When you listen to players give interviews about what its like to be a Cubs player today, you don't hear the same feelings of joy and admiration shared by Banks and Santo. Instead you hear about "expectations" and "they'll let you hear it", etc. Even after DLee's HR on Sunday, his comments about the fanbase were tempered a bit and cautious. Players today talk more about how its something they've come to expect and something they have to deal with. You don't hear the players gush about the fans like they used to, instead you hear players very aware of the expectations placed on them

Maybe its always been this way and I just haven't been exposed to it growing up so far away from Chicago, but I had always hoped fans were "better than this". I'd listen to Santo and Banks and Fergie and even Milt Pappas recently talk about Cubs fans in such a great light and when I turn on the games or log onto discussion boards I don't see what they're referencing. I see emotional, thoughtless, self-indulgent people looking to ridicule and be pessimistic at every turn. I see growing impatience with the organization and the players.

Maybe its a new era and its because of the rising salaries, ticket prices, etc but my vision of what is to be a Cubs fan never included this...

I never thought we were the best fans in the world, but I did think loyalty was one of our strong suits (given the history), unfortunately since 2003 with the White Sox, Red Sox, and Cardinals winning titles in succession its seemingly made the fan base a rabidly impatient group just dying to have their own needs fulfilled.

Their own need to stop worrying about this "curse" or the long history of losing. Their need to secure the "bragging rights" or whatever it is has that's intensified and become THE REASON they're fans. I always thought being a Cubs fan was about something different, I thought it was about being a part of a family. A family of Cubs fans that all shared the same high points and low points together as fans, and together with the team. Players became enshrined in fans hearts forever like Santo, Williams, Fergie, and of course Ernie, but now the fan base is acting as if anything less than a championship is a failed season.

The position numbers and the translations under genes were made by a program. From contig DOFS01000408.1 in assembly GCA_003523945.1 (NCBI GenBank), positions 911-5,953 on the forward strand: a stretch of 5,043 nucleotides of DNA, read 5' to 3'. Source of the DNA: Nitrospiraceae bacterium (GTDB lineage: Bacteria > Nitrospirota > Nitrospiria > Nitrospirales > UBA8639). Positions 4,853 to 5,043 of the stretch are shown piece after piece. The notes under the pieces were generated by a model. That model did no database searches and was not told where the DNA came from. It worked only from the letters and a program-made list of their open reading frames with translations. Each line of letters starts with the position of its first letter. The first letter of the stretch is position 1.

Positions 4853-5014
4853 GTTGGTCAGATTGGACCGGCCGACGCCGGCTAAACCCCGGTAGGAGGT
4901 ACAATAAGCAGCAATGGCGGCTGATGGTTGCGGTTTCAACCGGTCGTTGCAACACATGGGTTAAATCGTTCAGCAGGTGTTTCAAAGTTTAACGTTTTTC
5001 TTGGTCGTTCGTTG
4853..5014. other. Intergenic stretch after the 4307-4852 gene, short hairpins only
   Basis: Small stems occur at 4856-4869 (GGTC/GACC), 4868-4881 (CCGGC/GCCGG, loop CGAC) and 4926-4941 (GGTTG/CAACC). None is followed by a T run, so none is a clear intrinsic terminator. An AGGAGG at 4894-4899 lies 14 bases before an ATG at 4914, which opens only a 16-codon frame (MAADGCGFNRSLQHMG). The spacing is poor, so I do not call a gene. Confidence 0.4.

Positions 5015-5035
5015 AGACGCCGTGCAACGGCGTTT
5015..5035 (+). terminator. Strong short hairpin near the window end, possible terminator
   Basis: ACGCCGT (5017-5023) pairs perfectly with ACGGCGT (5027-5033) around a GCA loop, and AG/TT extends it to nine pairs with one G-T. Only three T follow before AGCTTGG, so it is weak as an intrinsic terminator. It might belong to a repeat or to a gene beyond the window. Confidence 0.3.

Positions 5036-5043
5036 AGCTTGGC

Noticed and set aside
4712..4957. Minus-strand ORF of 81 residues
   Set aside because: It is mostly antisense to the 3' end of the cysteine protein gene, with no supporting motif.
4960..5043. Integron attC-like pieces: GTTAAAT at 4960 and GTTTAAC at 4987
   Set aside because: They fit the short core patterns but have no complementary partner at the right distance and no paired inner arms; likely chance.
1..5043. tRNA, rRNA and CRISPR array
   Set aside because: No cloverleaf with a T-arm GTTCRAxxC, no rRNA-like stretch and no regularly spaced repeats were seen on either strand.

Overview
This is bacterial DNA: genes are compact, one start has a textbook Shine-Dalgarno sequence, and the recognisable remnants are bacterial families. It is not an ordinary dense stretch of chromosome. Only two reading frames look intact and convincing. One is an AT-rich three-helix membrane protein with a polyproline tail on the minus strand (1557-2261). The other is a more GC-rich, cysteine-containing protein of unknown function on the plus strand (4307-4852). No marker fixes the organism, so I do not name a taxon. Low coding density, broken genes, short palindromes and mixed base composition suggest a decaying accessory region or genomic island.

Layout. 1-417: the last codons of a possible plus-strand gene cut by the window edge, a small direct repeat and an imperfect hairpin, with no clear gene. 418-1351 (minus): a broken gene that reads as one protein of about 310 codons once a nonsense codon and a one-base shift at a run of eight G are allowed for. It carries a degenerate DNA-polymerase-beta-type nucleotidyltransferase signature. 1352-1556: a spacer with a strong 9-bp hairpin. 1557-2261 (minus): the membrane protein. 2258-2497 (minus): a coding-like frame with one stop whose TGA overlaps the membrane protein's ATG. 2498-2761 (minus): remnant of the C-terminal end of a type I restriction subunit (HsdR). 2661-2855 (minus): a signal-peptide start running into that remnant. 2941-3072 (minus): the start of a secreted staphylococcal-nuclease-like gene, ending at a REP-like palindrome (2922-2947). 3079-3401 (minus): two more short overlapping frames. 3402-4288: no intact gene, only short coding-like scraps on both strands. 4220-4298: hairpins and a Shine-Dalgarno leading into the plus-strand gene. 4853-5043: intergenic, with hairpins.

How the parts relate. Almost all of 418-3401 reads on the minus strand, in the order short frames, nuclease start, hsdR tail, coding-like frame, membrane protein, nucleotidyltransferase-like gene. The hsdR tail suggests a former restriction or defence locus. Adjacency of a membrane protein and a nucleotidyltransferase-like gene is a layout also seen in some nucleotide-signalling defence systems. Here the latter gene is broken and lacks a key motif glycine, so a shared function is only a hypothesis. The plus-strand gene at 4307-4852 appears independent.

While yesterday may have been a low point for fans because we lost an opportunity to gain a game on the Brewers and the Cardinals, yesterday was a low point for me, as a Cubs fan, because the dream I had of what it is to be a Cubs fan crumbled a bit

Side Rants:

Let the name-calling and bashing ensue... For some of you I'm sure i'll be the type of fan that embraces losing and helps perpetuate the Cubs stereotype. For some of you I'll be supporting Zambrano's play or his behavior

but let me make sure to say right now those things arent the case. I hate losing as much as the rest of you and I want this team to win as badly as the rest of you, i really do. But I also want my kids to grow up listening to Cubs stars of this decade talk about the same things Ron and Ernie talk about.

I also don't condone Z's behavior in the press conference or his play on the field yesterday, but I don't see the need for booing. His struggles yesterday were not from a lack of effort, if anything they were from trying "too hard" to make things happen. Booing should only be reserved (in my opinion) for a lack of effort, and there wasn't a single time Big Z wasn't hustling out there. The results were poor and the response after the game was also poor, but the effort was not.

This is a FanPost and does not necessarily reflect the views of SB Nation or Al Yellon, managing editor (unless it's a FanPost posted by Al). FanPost opinions are valued expressions of opinion by passionate and knowledgeable baseball fans.